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Pharrell Williams Threatened To Sue Trump For Playing "Happy" At A Post-Pittsburgh Rally

Hours after a deadly synagogue shooting left 11 dead and countless more injured in Pittsburgh on Saturday, Oct. 27, President Trump decided to conclude a rally in Indiana with Pharrell Williams' hit track "Happy," aka the upbeat song where the main refrain is "Because I'm happy." Given the tragic circumstances of the day, it wasn't the most sensitive soundtrack in wake of the mass shooting, and Pharrell wasn't having any of it. In a fiery cease-and-desist letter, Pharrell Williams threatened to sue Trump for playing "Happy" at the event and also told the president he could never use his music again. Elite Daily reached out to the White House and representatives for Williams for comment, but did not immediately hear back.

In a letter sent Monday by Williams' lawyer Howard King, the musician chastised the president for his choice of song as communities around the country were grieving the hateful attack at the Tree Of Life Synagogue, and his feelings are so relatable.

"On the day of the mass murder of 11 human beings at the hands of a deranged 'nationalist,' you played [Williams'] song 'Happy' to a crowd at a political event," the letter began, according to CNN. "There was nothing 'happy' about the tragedy inflicted upon our country on Saturday, and no permission was granted for your use of this song for this purpose. Pharrell has not, and will not, grant you permission to publicly perform or otherwise broadcast or disseminate any of his music."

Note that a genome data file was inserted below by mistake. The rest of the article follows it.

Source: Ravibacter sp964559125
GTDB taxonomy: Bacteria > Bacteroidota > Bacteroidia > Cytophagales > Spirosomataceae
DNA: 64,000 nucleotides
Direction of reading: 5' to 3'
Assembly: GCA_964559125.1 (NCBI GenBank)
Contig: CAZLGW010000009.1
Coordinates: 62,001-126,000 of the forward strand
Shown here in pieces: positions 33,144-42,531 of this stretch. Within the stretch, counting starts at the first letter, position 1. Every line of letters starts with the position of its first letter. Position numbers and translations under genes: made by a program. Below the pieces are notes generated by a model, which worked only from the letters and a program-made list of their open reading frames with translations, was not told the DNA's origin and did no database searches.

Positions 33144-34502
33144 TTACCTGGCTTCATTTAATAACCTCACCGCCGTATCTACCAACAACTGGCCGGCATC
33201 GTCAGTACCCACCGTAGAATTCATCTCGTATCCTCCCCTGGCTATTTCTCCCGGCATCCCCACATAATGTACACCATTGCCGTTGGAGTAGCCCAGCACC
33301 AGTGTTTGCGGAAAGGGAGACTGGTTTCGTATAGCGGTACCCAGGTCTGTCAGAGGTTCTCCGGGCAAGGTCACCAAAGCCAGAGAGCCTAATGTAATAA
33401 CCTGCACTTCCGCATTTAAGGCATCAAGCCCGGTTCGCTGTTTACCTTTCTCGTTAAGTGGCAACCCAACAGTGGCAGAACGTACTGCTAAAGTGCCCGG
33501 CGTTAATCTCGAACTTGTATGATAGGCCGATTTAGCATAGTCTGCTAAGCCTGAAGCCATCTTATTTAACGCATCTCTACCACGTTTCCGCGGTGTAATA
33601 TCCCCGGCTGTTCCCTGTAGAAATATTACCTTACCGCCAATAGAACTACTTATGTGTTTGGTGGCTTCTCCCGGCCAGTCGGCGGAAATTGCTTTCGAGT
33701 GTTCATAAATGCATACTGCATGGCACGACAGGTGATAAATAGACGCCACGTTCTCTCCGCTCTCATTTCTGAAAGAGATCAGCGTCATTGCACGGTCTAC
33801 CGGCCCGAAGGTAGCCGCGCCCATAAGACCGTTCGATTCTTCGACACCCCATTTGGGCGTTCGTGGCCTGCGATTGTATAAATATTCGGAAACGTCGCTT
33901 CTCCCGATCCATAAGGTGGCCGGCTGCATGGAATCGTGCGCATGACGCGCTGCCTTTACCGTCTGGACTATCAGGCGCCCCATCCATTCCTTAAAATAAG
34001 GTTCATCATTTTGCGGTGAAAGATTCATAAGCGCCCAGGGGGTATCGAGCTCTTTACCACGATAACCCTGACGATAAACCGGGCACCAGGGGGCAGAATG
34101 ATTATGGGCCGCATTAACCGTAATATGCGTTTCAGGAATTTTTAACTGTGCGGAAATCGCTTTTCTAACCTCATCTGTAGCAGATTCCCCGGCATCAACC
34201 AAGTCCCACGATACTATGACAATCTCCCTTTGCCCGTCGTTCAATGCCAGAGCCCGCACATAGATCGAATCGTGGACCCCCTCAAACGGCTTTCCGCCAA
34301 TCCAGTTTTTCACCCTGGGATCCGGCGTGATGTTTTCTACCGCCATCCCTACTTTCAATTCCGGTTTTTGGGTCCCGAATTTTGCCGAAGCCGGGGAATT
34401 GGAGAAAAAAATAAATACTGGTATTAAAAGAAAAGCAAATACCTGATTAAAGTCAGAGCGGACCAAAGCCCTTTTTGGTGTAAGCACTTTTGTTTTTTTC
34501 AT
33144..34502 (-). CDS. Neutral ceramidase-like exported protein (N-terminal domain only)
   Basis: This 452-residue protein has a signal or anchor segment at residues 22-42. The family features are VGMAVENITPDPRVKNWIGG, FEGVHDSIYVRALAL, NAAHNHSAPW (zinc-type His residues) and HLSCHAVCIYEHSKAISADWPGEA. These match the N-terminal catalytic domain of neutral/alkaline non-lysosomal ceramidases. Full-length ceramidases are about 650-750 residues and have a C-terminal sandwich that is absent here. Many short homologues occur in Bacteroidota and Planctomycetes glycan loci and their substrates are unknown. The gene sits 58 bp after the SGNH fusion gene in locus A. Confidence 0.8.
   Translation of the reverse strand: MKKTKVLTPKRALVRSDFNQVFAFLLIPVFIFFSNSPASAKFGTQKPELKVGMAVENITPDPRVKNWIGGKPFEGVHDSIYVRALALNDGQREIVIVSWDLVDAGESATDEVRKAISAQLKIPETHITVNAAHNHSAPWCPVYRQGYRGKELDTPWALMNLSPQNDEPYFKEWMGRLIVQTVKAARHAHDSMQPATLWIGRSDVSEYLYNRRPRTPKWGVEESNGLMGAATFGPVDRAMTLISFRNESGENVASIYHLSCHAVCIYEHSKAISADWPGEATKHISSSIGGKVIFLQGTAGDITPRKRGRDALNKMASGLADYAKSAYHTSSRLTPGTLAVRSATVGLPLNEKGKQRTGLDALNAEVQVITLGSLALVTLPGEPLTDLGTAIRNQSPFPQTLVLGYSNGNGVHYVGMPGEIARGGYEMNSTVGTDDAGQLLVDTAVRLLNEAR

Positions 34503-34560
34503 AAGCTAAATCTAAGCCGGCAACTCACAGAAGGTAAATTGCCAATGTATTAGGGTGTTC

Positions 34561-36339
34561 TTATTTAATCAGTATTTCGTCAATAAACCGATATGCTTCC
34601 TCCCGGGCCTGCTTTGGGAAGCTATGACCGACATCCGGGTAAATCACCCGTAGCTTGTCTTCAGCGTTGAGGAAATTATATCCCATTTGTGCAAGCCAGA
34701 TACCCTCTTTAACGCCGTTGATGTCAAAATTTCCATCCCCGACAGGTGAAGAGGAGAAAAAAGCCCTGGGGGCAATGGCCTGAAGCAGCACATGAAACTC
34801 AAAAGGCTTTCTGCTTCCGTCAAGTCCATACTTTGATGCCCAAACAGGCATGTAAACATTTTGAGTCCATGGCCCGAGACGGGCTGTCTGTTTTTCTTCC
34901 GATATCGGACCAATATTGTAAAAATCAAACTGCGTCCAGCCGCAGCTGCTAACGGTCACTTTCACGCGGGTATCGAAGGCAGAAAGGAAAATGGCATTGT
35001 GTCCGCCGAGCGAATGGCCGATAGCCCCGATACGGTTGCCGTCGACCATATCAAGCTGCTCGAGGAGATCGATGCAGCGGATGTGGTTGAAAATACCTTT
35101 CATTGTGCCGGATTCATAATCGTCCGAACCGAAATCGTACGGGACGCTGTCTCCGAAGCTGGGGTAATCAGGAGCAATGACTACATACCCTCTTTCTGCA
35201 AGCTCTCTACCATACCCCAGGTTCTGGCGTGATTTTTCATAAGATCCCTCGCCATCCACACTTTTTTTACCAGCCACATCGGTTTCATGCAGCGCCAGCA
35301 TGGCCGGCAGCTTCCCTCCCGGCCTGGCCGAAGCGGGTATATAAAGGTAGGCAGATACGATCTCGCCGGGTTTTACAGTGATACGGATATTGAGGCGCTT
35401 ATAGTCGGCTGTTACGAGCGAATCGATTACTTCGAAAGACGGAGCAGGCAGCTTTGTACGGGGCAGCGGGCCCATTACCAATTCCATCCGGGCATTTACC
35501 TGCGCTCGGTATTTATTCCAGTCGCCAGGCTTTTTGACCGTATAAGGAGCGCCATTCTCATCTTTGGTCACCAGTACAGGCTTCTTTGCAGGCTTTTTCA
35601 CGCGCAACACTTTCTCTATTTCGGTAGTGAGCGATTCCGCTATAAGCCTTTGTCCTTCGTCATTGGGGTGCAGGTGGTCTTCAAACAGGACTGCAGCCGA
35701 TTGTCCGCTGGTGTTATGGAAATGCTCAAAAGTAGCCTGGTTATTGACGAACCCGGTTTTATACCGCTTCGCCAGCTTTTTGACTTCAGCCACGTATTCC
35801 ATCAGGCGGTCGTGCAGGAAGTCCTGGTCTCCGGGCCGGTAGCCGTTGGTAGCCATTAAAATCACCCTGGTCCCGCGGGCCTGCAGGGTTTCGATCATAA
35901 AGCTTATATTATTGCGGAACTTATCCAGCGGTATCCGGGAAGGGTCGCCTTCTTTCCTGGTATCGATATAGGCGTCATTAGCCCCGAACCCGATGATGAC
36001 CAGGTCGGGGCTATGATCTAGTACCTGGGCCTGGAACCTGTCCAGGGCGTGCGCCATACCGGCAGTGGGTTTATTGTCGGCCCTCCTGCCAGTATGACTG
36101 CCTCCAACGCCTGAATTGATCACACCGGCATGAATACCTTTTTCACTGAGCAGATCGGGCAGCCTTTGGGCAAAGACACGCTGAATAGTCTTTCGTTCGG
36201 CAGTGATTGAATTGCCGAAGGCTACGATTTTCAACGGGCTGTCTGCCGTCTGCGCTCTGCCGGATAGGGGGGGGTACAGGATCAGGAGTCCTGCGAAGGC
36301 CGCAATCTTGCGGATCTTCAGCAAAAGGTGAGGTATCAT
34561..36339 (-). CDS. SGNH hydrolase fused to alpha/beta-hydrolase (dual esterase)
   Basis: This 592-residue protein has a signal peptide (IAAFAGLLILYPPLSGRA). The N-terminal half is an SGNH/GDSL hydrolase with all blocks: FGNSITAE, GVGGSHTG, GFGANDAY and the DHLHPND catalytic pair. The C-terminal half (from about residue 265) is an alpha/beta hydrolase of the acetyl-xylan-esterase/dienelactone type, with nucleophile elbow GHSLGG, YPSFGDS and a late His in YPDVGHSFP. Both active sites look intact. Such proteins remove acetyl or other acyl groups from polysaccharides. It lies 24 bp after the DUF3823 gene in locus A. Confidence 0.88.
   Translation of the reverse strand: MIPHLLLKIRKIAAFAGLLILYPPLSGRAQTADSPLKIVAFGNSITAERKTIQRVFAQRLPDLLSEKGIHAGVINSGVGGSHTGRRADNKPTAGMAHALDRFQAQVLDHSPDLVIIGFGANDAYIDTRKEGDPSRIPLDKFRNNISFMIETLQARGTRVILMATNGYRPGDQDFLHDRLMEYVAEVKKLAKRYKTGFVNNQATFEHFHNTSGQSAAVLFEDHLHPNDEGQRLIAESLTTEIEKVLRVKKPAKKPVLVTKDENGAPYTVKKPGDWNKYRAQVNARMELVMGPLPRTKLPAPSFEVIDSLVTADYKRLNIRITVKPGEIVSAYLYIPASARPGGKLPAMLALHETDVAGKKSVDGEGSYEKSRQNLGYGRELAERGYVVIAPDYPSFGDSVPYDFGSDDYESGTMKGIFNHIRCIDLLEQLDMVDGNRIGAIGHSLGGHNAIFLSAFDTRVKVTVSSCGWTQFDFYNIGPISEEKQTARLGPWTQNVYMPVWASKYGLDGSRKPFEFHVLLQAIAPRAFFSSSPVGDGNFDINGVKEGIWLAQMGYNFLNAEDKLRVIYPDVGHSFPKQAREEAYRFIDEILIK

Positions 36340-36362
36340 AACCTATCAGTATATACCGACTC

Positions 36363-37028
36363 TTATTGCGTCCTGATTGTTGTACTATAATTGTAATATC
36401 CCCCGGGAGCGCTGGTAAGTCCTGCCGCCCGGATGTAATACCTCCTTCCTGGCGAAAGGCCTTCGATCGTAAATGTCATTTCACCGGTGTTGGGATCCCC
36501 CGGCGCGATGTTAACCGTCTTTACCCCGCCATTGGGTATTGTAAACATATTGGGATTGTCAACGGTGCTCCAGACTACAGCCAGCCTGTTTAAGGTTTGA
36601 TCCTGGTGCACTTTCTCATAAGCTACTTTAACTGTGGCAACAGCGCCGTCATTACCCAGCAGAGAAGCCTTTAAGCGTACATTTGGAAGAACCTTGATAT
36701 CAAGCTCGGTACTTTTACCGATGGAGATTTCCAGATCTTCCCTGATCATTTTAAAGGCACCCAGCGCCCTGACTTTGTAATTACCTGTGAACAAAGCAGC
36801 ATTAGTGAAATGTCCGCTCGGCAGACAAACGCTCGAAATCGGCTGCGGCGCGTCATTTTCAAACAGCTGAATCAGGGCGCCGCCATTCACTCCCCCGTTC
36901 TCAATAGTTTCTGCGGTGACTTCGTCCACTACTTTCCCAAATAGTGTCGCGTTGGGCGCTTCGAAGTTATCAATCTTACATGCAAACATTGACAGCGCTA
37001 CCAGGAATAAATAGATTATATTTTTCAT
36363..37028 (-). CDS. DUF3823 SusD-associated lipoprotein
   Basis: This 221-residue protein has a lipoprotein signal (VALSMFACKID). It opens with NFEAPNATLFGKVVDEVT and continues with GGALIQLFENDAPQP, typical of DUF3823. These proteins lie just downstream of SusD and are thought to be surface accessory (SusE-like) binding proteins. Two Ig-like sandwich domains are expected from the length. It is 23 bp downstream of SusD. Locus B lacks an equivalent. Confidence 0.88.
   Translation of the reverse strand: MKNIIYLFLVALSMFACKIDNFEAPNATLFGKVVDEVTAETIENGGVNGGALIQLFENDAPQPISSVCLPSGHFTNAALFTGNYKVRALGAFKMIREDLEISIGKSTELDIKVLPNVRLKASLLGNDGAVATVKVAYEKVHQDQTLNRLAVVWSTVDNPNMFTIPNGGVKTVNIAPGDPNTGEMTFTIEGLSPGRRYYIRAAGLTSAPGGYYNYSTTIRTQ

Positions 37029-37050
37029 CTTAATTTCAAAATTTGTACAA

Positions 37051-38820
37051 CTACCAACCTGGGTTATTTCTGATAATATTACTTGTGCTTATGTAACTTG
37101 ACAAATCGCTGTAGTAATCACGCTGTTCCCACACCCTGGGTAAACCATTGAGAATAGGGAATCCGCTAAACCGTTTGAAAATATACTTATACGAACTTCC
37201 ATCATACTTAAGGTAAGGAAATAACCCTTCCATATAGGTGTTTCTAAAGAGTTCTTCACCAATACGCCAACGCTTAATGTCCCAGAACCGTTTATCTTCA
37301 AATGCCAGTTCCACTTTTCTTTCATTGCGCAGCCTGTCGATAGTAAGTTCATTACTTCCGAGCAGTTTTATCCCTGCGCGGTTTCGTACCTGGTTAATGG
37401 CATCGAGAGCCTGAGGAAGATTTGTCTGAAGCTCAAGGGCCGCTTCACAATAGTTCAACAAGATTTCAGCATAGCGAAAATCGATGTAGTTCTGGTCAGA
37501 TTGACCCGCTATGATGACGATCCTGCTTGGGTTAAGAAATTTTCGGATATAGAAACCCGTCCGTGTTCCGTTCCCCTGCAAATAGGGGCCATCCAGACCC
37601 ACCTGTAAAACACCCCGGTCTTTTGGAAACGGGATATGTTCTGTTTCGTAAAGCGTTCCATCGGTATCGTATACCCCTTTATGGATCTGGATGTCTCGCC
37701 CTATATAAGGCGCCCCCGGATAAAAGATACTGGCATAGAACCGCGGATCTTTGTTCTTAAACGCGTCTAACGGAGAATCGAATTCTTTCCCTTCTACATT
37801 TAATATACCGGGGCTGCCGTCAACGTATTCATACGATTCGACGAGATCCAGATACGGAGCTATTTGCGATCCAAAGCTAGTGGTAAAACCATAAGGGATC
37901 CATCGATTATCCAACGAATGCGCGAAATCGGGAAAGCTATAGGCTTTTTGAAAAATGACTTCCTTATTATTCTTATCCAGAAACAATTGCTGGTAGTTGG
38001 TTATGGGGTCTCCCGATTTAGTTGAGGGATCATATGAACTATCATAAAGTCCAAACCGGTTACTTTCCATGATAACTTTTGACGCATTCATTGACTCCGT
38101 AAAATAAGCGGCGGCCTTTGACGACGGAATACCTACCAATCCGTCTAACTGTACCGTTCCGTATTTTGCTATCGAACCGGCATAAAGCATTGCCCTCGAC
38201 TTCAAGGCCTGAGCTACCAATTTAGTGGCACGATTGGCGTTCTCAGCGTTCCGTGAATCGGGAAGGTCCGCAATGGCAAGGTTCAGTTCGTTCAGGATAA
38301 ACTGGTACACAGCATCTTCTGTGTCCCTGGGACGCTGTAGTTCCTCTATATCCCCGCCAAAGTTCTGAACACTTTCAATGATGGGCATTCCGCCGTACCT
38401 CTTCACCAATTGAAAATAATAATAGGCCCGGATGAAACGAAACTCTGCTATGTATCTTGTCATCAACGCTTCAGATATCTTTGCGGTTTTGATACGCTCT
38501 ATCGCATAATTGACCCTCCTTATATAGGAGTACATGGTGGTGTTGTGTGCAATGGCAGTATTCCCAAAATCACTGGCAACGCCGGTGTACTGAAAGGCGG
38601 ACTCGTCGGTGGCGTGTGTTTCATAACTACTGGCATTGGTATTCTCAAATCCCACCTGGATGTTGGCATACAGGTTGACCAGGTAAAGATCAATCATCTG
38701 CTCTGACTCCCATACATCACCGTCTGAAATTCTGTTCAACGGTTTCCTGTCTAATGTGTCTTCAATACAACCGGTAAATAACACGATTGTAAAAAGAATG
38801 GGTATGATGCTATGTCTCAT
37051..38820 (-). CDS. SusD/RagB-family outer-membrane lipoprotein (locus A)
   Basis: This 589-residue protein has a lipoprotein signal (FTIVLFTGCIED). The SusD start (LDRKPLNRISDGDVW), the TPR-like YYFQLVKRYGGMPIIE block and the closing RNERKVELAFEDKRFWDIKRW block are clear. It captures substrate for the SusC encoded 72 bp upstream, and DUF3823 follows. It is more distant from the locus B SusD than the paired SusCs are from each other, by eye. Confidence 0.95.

King concluded his letter with a warning: "Demand is hereby made that you cease and desist from any further unauthorized use of Pharrell Williams’ music," he wrote, according to Slate.

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Trump's decision to play a decidedly cheery song at the rally wasn't his only perceived misstep in wake of the mass shooting, as he was also widely criticized for joking about his "bad hair day" just hours after a gunman attacked the synagogue. While addressing the crowd at the Future Farmers of American convention, Trump claimed that his "bad hair day" was due to having to stand in the rain while fielding reporters' questions about the shooting, according to Newsweek. Elite Daily previously reached out to the White House to inquire about further comment on President Trump's remarks, but did not hear back at the time of publication.

He reportedly told the crowd, "I was standing under the wing of Air Force One doing a news conference earlier this morning, a very unfortunate news conference, and the wind was blowing and the rain and I was soaking wet and that's what I ended up with today."

"And I said but at least you know it's mine," he continued, adding that he'd thought about canceling the event altogether — not because of the deadly shooting, but because of his wet hair.

Needless to say, the aftermath of one of the most deadly shootings in recent Jewish-American history is definitely not the time to be making jokes about your wet hair or playing a song about how happy you are, and it looks like Trump's actions are definitely ruffling a few feathers. Pharrell Williams joins a long list of musicians, including The Rolling Stones, The O'Jays, Adele, Queen, Aerosmith, R.E.M., Prince, and Neil Young who've all spoken out after the president used their music without permission, and he might not be the last.